I was working at "Apple," which had recently transformed itself into an experiment in writing interactive games based on the "infinite monkeys at infinite typewriters producing Hamlet" notion. Only they hadn't actually told their employees that.
They had this new facility where you came in, got an assignment (writing exercises? character studies?), and you could either take it home or sit there and work on it. People were arranged at desks around the outside of a large circular structure. The desks were crowded close together.
They also had new drive through "cafeterias" where the food was all in big bins or came out of big faucets.
My partner (not OH, but with some OH-like qualities, and some qualities of other partners I've had) and I both worked there. So we came in, got some work, and sat there for a while working. And then I began feeling like I was waiting for something to happen. Then I realized that because we were all crowded together, I was feeling like a student in a class sitting at a desk who couldn't get up and leave until the teacher said. But there was no teacher of course.
I realized that this is what "Apple" intended by creating this thing: that we'd all sit there like lemmings and work work work.
I knew there was the option of coming in in the morning, getting an assignment and working at home, and I considered that. But I realized that if I made a habit of working at home, I'd fall behind, because everyone else was sitting at their desks doing work work work, and new announcements and assignments were made available during the day. And I knew that with all these people working on the same assignments, multiple people would come up with the same ideas, but you only got credit for an idea if you came up with it first. So being behind would mess with my chances for getting credit for an idea, which was a good thing.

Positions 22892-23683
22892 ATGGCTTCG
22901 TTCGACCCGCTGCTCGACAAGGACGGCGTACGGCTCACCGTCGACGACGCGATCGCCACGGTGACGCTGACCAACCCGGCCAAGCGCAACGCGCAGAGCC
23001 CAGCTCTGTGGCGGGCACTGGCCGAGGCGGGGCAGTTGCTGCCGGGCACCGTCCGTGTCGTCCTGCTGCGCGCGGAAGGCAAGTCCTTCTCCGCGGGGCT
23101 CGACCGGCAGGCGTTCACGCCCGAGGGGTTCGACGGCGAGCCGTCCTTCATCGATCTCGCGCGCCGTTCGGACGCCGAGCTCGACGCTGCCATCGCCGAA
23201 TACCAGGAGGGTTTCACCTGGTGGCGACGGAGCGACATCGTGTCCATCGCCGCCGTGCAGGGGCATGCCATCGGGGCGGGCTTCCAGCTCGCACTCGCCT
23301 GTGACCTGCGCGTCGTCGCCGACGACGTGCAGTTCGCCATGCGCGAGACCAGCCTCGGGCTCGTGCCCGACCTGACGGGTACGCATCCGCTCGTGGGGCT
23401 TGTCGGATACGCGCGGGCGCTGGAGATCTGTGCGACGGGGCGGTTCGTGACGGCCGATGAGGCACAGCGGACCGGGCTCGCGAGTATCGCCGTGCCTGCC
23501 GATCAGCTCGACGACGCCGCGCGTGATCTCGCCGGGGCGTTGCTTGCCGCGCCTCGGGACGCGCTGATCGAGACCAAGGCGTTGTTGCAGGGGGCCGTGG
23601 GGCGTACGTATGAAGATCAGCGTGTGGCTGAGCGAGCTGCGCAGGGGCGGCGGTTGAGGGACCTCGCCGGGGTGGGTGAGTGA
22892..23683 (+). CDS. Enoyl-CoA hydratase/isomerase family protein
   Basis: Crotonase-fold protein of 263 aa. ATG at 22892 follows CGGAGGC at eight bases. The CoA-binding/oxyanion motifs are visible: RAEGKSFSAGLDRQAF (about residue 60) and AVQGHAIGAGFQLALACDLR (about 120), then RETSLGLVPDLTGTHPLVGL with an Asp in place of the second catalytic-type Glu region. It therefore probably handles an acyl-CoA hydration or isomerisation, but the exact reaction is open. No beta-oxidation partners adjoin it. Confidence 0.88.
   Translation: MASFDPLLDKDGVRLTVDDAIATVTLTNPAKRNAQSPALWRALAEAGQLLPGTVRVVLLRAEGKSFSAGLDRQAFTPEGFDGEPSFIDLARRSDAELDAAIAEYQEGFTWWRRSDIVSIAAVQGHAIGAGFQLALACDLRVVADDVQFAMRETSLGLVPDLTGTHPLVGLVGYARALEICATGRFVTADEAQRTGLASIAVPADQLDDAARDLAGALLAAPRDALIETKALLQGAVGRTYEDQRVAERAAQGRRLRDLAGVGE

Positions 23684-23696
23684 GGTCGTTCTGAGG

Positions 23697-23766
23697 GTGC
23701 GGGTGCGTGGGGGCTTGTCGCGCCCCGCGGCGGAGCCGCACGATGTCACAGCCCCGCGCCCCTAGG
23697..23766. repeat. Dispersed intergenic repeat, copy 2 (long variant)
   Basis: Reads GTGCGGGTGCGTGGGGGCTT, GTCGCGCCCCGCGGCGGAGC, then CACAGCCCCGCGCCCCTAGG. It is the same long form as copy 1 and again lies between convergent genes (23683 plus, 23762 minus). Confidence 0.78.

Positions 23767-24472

"Apple" hadn't actually told us any of this, so I thought I was very clever for having figured it out. I tried to tell my partner about it, but he scoffed and wouldn't listen.
I think my brain came up with this idea by thinking about distributed computing projects (e.g., Seti@home) and LiveJournal simultaneously.
My brain has a hard time wrapping itself around just how many humans are out there on this planet. It sees things about how Seti@home has logged 1,058,634 years of computer time (and 3,000 years in the last 24 hours), or how there are 632,152 LiveJournal users who wrote 121,201 journal entries yesterday, and it just goes TILT and produces these weird-ass dreams.